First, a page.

ThromboGenics's recombinant protein drug Jetrea (ocriplasmin) received US Food and Drug Administration (FDA) approval on October 18 for treating vitreous macular adhesion (VMA). The accompanying label imposes no restrictions and positions the Leuven, Belgium–based biotech firm for a launch in the US market in January. Around the same time, it expects to receive an opinion from the European Medicines Agency's Committee on Human Medicinal Products (CHMP). A positive result would pave the way for a European launch in March and trigger a €90 ($115) million payment from Alcon, the ophthalmology division of Basel-based Novartis. Alcon gained rights to the product outside the US last March, in a deal worth up to €375 ($479) million in upfront and milestone payments.

Jetrea is the first drug approved to treat vitreous macular adhesion. Credit: Thinkstock

Novartis is now an obvious bidder for ThromboGenics, which is currently valued at about €1.3 ($1.6) billion. A combination of Alcon's third-quarter sales decline and the high price Novartis paid for the company—around $51 billion in successive tranches—has put pressure on the Swiss pharmaceutical firm to ensure its massive investment is a success. “For Alcon, it's a no-brainer,” one source, who wished to remain anonymous, says. “They have more to lose by not having the US rights.”

The more bullish analyst forecasts on Jetrea's potential put it in or around blockbuster territory. Jefferies, of New York, has forecast $875 million in sales, and KBC Securities, of Brussels, has forecast over €750 ($957) million in VMA alone, a condition that affects around 250,000 people. But it also has potential in additional eye indications, such as retinal venous occlusion, age-related macular degeneration (as an adjuvant therapy) and in a large fraction of diabetic macular edema (DME) patients. “Fifty percent of those people have VMA. Now you're talking about millions of people,” says KBC analyst Jan De Kerpel. The existing label allows its use in this population, but he says the company would probably obtain additional clinical evidence to support any marketing efforts here.

Jetrea, the first drug to gain approval for treating VMA, is a truncated form of two-chain human microplasmin, comprising just 230 amino acids of a catalytic domain. As a trypsin-like serine protease, it degrades various proteins found in blood clots, including fibrin, thrombospondin, laminin, von Willebrand factor and α2-antiplasmin. VMA, a condition associated with aging, occurs when the gel-like vitreous humor that fills the cavity between the lens and retina liquefies and contracts. This can result in complete detachment of the gel, which has no major consequences, but a partial vitreous detachment can result in damage to the macula, a part of the retina essential for central vision, and visual distortion. Jetrea, administered as a single injection, degrades the fibronectin and laminin fibrils that form residual connections between the vitreous gel and the retina. Vitrectomy (surgical removal of the vitreous gel) is the only available treatment at present, but the procedure can cause complications and is usually reserved for severe cases.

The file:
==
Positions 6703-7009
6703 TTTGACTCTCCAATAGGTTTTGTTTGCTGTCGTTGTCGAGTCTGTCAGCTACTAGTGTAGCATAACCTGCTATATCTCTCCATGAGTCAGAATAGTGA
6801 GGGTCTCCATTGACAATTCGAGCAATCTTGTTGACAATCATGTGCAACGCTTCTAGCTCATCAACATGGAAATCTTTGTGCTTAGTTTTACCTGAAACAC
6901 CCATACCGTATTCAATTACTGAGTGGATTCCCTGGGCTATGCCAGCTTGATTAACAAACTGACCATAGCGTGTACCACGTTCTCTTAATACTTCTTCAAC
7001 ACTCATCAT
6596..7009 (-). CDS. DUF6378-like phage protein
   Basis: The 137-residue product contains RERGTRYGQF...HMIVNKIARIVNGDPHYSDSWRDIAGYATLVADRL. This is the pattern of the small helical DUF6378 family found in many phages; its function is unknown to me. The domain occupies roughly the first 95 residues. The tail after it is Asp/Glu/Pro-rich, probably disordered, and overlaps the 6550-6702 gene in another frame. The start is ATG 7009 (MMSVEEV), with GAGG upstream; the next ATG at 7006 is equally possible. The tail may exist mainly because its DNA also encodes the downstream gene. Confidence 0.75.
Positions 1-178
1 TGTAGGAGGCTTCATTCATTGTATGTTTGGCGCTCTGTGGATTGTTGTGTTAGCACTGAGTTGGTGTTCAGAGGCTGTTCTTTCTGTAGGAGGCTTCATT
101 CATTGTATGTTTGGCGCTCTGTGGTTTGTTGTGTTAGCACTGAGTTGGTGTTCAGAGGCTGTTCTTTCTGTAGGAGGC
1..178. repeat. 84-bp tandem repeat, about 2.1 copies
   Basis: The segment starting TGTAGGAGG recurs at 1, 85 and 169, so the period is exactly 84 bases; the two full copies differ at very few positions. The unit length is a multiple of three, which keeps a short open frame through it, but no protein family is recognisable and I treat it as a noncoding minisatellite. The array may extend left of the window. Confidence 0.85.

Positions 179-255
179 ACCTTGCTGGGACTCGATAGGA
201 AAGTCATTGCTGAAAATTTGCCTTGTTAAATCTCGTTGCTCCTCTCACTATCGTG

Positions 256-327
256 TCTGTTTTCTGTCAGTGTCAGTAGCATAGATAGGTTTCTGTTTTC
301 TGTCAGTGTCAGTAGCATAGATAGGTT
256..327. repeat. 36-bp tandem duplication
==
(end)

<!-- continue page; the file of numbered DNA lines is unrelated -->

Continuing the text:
Preliminary evidence suggests that prior administration of Jetrea can improve the surgical outcome, but the drug will itself resolve the problem for some patients, without any need for surgery. In ThromboGenics's phase 3 program, 26.5% of eyes treated with ocriplasmin achieved VMA resolution, versus 10.1% of those that received a placebo injection (N. Engl. J. Med. 367, 606–615, 2012). The high placebo figure is thought to be due to a beneficial physical effect arising from an injection of a placebo solution. Ocriplasmin also met several secondary efficacy endpoints, including complete posterior vitreous detachment, closure of macular holes and improvement in vision.

The approval of the drug represents a neat bookend to the career of company founder and chairman Désiré Collen, who in 1980 discovered and developed with Genentech (now part of Basel-based Roche) the clot-busting stroke drug recombinant human tissue plasminogen activator (tPA), which generates around $494 million in worldwide sales each year.